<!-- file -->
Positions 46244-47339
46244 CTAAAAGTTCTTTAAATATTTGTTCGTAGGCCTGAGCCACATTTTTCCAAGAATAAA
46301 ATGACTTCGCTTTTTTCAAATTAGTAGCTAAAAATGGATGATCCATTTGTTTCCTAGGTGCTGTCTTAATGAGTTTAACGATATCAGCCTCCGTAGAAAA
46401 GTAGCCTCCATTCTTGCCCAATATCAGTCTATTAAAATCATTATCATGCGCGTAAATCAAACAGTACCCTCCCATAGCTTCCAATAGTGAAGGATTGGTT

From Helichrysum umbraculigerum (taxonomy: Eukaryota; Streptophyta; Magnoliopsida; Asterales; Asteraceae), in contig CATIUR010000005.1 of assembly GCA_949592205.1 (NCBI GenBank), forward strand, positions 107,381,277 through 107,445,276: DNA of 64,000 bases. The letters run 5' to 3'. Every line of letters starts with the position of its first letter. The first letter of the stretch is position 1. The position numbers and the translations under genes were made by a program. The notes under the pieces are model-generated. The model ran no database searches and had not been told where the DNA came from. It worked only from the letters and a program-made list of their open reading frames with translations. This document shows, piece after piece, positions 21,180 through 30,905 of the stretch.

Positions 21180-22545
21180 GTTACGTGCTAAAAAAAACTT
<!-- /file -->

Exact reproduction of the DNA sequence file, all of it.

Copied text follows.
Positions 46244-47339
46244 CTAAAAGTTCTTTAAATATTTGTTCGTAGGCCTGAGCCACATTTTTCCAAGAATAAA
46301 ATGACTTCGCTTTTTTCAAATTAGTAGCTAAAAATGGATGATCCATTTGTTTCCTAGGTGCTGTCTTAATGAGTTTAACGATATCAGCCTCCGTAGAAAA
46401 GTAGCCTCCATTCTTGCCCAATATCAGTCTATTAAAATCATTATCATGCGCGTAAATCAAACAGTACCCTCCCATAGCTTCCAATAGTGAAGGATTGGTT

From Helichrysum umbraculigerum (taxonomy: Eukaryota; Streptophyta; Magnoliopsida; Asterales; Asteraceae), in contig CATIUR010000005.1 of assembly GCA_949592205.1 (NCBI GenBank), forward strand, positions 107,381,277 through 107,445,276: DNA of 64,000 bases. The letters run 5' to 3'. Every line of letters starts with the position of its first letter. The first letter of the stretch is position 1. The position numbers and the translations under genes were made by a program. The notes under the pieces are model-generated. The model ran no database searches and had not been told where the DNA came from. It worked only from the letters and a program-made list of their open reading frames with translations. This document shows, piece after piece, positions 21,180 through 30,905 of the stretch.

Positions 21180-22545
21180 GTTACGTGCTAAAAAAAACTT